Lilith (directed by Alex T. Hwang) took me back to those 90’s campy horror films that would have a whole trilogy following the death grip of the haunting villain. All the ingredients of blood, gore, teenage lust and reckless escapades unraveling in and out of control had me attached to every moment.
You cannot go wrong with that mixture of gut-wrenching horror. I love anthologies because it allows you to experience many short films in one. With Lilith, each story captures a distinct reaction. The representation of Lilith’s wrath in each storyline carried similar, yet different emotional affliction through all of its vessels. The similarities had one thing in common and that was the peril of vengeance.
A sick pattern of twisted fate that goes from an ordinary day to an unpredictable slay has its way with the characters. There is an underlying vulnerability that creeps with layers as human nature with deception. I love when there is a message within the gates of a fright fest. When horror is a gateway to real life issues it has a way of digging into the core of us. That’s how I digested Lilith’s content. The harsh reality of male toxicity took center stage. It hurts and it hunts you down for all that has been unrightfully done and not forgiven. It becomes very hard to decide who the real evil-doer is.
It was so amazing seeing veteran actor Vernon Wells’ (Mad Max 2: The Road Warrior, Commando, Innerspace, Silent Night, Zombie Night) intriguing persona come forth in Lilith. His on-screen presence was ever so daunting.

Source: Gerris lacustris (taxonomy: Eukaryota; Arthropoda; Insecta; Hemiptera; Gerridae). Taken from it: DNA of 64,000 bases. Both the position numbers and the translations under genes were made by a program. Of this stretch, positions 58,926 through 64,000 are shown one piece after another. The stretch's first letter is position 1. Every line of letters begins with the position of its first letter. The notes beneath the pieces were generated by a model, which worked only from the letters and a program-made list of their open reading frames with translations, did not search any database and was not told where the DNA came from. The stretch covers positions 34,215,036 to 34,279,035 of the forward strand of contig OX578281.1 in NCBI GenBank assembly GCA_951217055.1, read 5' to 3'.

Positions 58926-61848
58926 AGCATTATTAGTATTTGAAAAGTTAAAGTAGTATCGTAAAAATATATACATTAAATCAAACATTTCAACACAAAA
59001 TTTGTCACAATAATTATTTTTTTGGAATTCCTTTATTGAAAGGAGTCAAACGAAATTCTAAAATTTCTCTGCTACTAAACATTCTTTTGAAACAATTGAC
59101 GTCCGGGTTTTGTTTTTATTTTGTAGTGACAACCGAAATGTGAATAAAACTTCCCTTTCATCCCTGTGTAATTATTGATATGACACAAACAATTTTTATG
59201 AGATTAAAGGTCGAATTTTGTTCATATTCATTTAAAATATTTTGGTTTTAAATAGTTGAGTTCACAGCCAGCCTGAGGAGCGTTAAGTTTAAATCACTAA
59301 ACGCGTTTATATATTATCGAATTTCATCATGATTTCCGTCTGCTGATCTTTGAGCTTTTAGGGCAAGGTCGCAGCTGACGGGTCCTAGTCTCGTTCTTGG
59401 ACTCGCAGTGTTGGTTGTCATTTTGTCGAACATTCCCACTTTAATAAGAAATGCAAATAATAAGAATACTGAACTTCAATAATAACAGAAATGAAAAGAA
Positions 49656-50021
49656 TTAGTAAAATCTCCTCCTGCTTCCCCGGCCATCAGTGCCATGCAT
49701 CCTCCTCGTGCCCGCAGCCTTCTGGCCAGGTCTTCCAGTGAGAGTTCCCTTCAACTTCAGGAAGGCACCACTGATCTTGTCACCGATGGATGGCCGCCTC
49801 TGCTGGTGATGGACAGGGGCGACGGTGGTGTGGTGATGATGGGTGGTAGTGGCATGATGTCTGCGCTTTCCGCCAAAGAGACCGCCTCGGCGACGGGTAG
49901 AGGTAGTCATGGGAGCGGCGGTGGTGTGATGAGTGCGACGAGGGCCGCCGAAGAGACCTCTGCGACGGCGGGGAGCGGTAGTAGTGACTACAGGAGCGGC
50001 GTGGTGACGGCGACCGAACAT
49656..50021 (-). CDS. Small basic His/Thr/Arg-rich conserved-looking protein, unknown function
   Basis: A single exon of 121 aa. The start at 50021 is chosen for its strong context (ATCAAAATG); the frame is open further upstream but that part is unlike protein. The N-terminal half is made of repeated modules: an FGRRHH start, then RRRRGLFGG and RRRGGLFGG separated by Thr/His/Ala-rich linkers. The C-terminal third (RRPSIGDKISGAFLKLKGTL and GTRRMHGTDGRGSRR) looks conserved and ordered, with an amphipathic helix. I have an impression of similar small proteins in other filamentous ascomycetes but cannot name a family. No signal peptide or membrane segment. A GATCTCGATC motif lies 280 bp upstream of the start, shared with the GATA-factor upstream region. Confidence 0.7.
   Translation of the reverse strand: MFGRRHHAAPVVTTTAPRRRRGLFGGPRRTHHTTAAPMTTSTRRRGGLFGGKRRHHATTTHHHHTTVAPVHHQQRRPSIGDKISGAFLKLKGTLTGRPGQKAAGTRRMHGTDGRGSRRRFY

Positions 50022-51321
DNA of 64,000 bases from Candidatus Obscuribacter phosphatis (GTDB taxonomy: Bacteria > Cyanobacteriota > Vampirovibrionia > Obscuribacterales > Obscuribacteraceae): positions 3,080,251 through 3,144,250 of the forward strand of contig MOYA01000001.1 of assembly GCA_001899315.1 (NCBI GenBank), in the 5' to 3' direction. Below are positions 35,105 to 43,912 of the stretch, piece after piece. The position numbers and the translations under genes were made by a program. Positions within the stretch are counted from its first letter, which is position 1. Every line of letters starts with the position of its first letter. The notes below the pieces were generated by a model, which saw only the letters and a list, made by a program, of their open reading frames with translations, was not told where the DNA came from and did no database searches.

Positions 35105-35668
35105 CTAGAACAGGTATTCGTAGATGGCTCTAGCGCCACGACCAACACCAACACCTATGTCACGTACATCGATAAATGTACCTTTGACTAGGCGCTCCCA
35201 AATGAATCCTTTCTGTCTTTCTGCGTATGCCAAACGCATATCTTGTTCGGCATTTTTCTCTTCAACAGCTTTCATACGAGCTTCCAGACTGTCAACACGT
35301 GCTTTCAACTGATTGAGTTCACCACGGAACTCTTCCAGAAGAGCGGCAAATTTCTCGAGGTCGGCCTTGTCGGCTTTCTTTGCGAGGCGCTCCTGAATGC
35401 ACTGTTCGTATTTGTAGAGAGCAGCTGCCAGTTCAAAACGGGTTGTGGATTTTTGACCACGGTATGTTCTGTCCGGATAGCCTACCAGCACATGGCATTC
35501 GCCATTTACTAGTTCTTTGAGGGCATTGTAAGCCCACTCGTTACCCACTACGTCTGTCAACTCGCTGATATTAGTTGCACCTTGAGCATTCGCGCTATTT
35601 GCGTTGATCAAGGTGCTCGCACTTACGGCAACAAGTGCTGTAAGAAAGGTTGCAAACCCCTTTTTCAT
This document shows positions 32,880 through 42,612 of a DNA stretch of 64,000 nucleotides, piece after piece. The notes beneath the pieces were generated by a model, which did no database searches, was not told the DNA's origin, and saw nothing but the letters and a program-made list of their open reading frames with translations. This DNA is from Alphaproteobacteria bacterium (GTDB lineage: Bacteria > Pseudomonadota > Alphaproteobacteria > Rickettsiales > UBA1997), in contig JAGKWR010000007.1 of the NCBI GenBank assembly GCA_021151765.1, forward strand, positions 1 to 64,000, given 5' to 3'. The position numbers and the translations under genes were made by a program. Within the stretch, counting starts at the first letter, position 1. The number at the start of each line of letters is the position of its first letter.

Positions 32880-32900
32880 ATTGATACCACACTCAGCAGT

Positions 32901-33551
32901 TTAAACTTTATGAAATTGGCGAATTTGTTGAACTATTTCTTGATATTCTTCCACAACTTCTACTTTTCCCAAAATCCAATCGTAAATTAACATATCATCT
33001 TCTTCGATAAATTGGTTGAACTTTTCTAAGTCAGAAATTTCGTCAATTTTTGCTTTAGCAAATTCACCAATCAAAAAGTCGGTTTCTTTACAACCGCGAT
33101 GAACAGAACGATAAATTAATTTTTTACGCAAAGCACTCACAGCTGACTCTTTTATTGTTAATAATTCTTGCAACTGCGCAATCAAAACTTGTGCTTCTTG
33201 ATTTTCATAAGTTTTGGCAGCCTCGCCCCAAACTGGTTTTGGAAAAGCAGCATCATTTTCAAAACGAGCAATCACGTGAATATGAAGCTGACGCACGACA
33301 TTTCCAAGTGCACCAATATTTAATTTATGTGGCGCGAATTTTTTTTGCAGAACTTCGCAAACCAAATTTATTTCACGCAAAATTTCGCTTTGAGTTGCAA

What a treat to see Felissa Rose, who made her debut in the cult horror classic Sleepaway Camp, breathe wickedness into the persona of Lilith.
The imagery of slaughter is impeccable in this film. The authenticity of the make-up and prosthesis will definitely quiver your belly. I don’t usually get too squeamish but I definitely had to turn away once. This is the rush that you are supposed to get if done right.
It makes you feel every minute of the gushing scenes. The score set a chilling pace in all of its sinister glory. It complimented the visuals very well; making them more intense.
I love how Lilith touches on prominent issues going on in society and how vital forces intervene with retribution. Without giving too much away it truly sums up dark justice catching up with iniquities, while still mating with evil.
Lilith premieres on demand and digital July 30.
Samantha Hollins, aka Ghetto SongBird, is a multi-talented Rock singer/songwriter, guitarist, poet/writer, photographer and all around creative soul who passionately enjoys sharing her positive artistic energy and harmonic vibes. You can follow her group The Culture Rock Griot on Facebook and get additional information at her site Theculturerockgriot.com.
Categories: Mind on Movies